A Tax Expert's Take on Trump's Proposal: 'A Truly Great Tax Plan'

It certainly appears that Trump has more common sense and intelligence on taxes and the economy than many of those advising him, the career politicians from both parties, the bureaucrats, the media and most economists. I am a 64 year old CPA who has been doing taxes for approximately 40 years. This is the most intelligent tax policy I have seen since Ronald Reagan’s and my initial thoughts make me believe that it is better than Reagan’s. It is a simple and logical plan that would give everyone the incentive to earn more instead of spending so much time and money trying to beat the tax man.  I believe the impetus it would give to economic growth is immeasurable.

The summary of what I have seen on President Trump’s tax plan looks like it would greatly help almost everyone and especially the overall economy. If the U.S makes the corporate tax rates more competitive, businesses in the U.S would have a great incentive to keep businesses here and/or to move business back from overseas. Foreign businesses would also have a greater incentive to move and build businesses here which is, after all, the biggest economy in the world. Regulatory relief also helps a lot. The lower the regulatory burden, the greater the likelihood that businesses will thrive and keep their prices competitive. If you lower the tax rate, get rid of a lot of the special interest deductions along with reducing regulations, businesses and individuals will become more productive, boosting the economy.

If you get rid of the alternative minimum tax (AMT), the estate tax, and many tax deductions and tax breaks, you take away the incentive to shelter income. The number of potential audits is greatly reduced, minimizing the cost of IRS. People and businesses would structure their personal lives and businesses without much regard for taxes which would make everything run more efficiently and effectively.

Democrats are already saying they are against Trump’s proposed tax policy changes. What a surprise.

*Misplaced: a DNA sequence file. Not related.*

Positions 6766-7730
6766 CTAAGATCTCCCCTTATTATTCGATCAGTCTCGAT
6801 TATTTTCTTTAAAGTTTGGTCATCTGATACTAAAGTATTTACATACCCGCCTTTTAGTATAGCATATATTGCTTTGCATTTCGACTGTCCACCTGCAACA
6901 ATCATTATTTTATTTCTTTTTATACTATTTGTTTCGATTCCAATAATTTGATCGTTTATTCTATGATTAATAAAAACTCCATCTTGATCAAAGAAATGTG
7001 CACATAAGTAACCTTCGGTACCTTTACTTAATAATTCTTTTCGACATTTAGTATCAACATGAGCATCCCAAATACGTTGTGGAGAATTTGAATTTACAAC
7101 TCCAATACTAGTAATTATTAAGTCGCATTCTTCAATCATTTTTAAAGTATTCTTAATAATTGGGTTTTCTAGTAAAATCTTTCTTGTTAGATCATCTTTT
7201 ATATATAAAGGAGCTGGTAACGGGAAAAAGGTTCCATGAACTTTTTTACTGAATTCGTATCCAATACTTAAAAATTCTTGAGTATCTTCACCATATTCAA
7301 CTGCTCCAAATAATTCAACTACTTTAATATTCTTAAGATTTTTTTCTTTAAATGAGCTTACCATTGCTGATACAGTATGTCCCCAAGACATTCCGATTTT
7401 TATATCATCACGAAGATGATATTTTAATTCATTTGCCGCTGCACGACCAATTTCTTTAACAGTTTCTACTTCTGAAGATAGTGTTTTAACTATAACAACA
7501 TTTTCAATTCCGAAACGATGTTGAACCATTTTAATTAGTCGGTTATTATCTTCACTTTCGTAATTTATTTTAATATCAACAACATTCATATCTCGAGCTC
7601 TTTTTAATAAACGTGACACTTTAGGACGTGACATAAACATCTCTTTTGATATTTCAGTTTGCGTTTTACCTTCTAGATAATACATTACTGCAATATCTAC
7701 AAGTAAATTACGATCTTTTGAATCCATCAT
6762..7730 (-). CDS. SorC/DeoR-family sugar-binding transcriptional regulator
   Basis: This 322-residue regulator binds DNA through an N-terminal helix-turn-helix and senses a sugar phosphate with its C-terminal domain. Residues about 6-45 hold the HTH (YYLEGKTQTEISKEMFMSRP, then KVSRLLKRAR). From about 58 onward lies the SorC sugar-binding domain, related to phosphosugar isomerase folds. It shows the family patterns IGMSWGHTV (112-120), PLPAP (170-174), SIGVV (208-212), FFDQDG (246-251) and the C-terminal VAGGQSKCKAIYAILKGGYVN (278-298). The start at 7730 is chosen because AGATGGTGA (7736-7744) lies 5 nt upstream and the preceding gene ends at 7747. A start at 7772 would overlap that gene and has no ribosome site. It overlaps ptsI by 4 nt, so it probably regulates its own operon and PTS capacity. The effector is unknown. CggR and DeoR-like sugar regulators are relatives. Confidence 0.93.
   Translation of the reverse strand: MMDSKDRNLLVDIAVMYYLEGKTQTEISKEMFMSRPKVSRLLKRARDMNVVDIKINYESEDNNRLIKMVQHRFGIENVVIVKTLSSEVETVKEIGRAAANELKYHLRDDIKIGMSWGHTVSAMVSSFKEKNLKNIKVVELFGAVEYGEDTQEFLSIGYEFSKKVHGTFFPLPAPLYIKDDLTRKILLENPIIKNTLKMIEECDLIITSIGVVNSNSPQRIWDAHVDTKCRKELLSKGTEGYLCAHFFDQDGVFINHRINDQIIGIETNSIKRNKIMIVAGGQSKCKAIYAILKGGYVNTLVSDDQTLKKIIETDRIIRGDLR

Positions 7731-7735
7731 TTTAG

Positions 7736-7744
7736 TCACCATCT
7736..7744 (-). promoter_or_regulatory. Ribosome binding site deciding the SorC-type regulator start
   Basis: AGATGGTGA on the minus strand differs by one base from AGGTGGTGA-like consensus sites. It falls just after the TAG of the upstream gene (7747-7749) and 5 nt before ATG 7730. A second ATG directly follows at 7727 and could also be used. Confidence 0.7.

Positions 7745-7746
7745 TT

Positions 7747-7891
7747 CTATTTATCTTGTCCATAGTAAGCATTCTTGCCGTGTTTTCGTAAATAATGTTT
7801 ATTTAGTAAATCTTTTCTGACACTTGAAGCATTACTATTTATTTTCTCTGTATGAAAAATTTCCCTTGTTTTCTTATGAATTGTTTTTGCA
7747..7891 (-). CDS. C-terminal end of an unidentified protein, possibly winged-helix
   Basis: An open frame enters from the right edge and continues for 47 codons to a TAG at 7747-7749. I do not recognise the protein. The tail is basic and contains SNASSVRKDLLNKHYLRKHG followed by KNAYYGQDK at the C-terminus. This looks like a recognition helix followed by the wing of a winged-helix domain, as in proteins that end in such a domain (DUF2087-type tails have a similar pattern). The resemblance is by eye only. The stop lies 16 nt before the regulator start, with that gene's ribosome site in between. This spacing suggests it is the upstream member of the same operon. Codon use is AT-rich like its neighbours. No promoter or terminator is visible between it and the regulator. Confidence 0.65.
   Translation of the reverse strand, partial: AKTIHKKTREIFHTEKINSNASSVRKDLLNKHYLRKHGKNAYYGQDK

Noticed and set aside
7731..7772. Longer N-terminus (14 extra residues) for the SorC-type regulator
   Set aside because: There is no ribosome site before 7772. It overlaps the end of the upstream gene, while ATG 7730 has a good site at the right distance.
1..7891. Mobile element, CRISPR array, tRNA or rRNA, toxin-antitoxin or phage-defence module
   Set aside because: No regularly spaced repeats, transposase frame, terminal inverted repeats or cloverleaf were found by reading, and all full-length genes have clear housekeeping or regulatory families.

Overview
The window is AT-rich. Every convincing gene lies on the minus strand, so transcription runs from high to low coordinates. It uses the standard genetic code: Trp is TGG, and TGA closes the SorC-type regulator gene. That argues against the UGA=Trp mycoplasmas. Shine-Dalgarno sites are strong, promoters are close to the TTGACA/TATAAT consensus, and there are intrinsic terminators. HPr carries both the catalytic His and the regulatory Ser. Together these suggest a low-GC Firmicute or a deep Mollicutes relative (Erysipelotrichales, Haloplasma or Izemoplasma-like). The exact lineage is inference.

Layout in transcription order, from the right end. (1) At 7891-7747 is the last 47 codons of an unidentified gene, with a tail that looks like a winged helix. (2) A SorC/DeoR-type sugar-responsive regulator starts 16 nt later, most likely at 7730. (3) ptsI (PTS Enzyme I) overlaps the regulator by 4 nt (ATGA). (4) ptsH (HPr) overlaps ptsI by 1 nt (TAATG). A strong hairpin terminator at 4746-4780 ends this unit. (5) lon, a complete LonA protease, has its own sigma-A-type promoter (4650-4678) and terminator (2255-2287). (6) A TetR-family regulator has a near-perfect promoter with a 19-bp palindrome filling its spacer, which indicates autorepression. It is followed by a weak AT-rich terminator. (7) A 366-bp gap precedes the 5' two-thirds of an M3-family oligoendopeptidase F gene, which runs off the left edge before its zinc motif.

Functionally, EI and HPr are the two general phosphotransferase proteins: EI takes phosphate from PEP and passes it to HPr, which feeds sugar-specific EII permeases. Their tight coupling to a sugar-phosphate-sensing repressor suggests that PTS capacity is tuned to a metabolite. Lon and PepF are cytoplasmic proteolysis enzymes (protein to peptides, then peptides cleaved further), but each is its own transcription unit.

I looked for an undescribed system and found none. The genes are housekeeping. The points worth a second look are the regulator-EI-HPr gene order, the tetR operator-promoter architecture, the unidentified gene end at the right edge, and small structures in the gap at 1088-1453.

Democrats seem to believe the money is all theirs. They decry any cut in taxes as if it was the government’s money in the first place. They call tax cuts a cost to the government.  In contrast, when government entities increase taxes and fees, the media and Democrats talk about the additional revenue to the government, not the cost to individuals and businesses to pay the tax.

The following article points out that networks howl about the loss of revenue to the government. I do not recall them decrying the loss of money to individuals and businesses when government increase taxes and fees. Basically the media repeats Democratic talking points.

Democrats, including the media, believe the people work for the government instead of the government working for the people.

Democratic politicians and the media are so lacking in knowledge about economics that they don't even comprehend that as they rail against trickle-down or supply side economics, it's their own policies that are pure trickle-down economics. They believe that more money should go to the government, then they run the money through a major bureaucracy enriching the already huge government entities and finally, they trickle out a much smaller amount to their special interest groups which they claim generates jobs. It is a simple concept that the more money that is left in the private sector, the more potential there is for growth. It is too bad so many don’t understand.

The Democrats really don’t want a simple tax code. With a simplified tax code, politicians can’t bribe as many individuals and businesses with goodies. They can’t buy votes.